Fed steps into overnight lending markets

3 Minute Read

Earlier this week, the US federal reserve stepped in to provide billions of dollars in liquidity to overnight lending markets, the first time since the financial crisis of 2008.

This action led to some pretty scary media headlines, so I wanted to take the time to explain exactly what happened, and its implications on our economy and investment portfolios.

What are overnight lending markets?
Banks around the country lend each other money overnight to fund business activities and to meet regulatory reserve requirements.  They charge each other a small amount of interest, usually around 2%, and pay back the money the next day.

What exactly happened?
Interest rates spiked to almost 10% because there was a shortage of cash.  The fed stepped in to provide cash and get the interest rates back down to normal levels of around 2%.

Why was there a shortage of cash?
We don’t exactly know, but it could have been a combination of factors including:

  • 3rd quarter corporate tax payments due.
  • High demand for mortgages.
  • Spike in oil prices following the Saudi Arabia drone attack.
  • The Fed taking money out of the system over the past several years.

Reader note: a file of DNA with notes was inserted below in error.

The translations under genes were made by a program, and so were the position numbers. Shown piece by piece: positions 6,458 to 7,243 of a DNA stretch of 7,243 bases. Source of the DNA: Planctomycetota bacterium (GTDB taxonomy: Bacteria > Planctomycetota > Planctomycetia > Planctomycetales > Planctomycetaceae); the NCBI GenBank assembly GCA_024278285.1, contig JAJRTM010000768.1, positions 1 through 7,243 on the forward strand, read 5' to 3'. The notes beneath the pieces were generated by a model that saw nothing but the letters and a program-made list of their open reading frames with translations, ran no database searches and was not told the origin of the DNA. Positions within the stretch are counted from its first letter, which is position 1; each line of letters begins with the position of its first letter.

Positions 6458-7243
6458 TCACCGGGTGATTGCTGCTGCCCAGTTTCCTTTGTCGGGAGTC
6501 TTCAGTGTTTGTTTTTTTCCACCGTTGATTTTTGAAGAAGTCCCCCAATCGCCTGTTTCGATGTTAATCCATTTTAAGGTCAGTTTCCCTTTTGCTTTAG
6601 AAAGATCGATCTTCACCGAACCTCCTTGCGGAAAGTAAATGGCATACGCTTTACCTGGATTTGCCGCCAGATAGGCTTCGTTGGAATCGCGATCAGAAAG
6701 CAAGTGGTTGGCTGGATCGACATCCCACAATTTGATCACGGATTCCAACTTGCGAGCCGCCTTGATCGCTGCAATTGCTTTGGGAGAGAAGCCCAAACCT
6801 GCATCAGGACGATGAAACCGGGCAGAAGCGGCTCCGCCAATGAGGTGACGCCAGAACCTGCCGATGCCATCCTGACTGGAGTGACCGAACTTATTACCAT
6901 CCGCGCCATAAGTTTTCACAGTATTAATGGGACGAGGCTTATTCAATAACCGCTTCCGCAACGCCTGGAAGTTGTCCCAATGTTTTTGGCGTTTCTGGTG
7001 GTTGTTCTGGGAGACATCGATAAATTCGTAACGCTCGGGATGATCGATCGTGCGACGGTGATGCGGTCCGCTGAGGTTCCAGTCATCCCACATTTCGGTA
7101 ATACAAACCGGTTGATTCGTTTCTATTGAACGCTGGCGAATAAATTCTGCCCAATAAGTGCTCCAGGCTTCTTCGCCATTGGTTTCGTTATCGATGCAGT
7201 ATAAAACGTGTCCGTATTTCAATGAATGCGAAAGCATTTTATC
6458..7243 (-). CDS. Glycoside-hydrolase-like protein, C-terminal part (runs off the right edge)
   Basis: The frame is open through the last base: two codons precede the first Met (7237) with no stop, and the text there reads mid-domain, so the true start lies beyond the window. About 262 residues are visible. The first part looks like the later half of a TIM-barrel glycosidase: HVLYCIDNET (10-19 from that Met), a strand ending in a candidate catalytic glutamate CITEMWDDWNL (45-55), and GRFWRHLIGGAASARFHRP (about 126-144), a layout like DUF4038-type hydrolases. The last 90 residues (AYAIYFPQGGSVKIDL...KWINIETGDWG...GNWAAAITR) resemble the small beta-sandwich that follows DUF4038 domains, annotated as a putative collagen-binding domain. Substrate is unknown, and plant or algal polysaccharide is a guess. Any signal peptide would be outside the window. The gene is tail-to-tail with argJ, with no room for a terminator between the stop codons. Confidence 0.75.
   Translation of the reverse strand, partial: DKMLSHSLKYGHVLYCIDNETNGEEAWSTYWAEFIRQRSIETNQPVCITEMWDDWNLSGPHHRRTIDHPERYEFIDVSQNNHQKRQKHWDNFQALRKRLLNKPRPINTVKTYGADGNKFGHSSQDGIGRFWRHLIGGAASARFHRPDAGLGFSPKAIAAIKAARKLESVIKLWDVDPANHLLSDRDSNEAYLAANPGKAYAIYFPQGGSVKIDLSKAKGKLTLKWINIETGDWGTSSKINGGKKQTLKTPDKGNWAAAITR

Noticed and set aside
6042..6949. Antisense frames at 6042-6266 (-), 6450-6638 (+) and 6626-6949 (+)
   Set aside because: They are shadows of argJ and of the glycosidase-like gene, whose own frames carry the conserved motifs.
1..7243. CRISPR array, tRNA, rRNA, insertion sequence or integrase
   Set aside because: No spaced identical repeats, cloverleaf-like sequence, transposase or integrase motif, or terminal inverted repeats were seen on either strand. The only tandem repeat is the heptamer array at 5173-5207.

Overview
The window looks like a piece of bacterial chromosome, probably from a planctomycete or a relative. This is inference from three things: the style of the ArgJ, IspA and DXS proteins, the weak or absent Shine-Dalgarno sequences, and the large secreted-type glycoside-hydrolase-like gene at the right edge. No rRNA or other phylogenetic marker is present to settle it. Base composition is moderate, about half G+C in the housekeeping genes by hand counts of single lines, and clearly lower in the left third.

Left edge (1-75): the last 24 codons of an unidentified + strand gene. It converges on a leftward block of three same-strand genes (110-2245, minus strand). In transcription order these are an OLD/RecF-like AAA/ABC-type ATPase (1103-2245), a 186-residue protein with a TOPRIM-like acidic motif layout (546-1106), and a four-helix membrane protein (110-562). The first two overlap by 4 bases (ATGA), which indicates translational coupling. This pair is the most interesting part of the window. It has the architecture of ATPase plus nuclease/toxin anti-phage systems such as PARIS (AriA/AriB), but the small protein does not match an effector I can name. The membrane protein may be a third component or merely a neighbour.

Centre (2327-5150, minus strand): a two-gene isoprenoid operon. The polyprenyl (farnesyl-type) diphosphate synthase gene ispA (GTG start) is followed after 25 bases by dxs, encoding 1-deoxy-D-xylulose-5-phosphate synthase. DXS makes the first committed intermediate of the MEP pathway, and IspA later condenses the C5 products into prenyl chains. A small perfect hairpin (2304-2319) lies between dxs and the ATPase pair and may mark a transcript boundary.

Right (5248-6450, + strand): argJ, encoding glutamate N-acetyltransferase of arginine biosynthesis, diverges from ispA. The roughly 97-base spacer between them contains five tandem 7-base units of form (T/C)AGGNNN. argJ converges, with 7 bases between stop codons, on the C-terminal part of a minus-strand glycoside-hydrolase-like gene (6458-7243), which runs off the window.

• Unnecessarily high bank reserve requirements.

Since the financial crisis of 2008 the Fed has been pumping money into our banking system to spur economic growth.  With the economy on solid footing, it has reversed course and began pulling money out over the past couple of years to try and curb future inflation.  For context, there is still $1.4 trillion of extra money in our banking system.

What likely happened is a handful of banks mismanaged their daily cash flow and got caught in a cash crunch.  Instead of letting the market run its course and teach these banks a lesson, the Fed stepped in to bail them out.

When there was lots of extra money in the banking system, banks could be looser with their daily cash flow.  Now that there is less, they have to be more diligent, just like you and I with our everyday income, expenses, and savings.

Another argument could be made that the regulations governing how much banks are required to have in reserves are too high.  Yes, there is $1.4 trillion in extra money in the system, but a good chunk of that has to stay in bank reserves and cannot be used for lending and other business activities.   A loosening of those regulations could provide additional liquidity, particularly during an economic downturn when liquidity is needed most.

While the headlines were scary, this action by the Fed actually had little impact on equity markets, and our investment portfolios.  The larger question is how much should the Fed be intervening in our everyday markets, and could bailing out poorly managed banks become a larger issue down the road?

I hope this update was helpful, if you have any questions at all please do not hesitate to contact me at the office.

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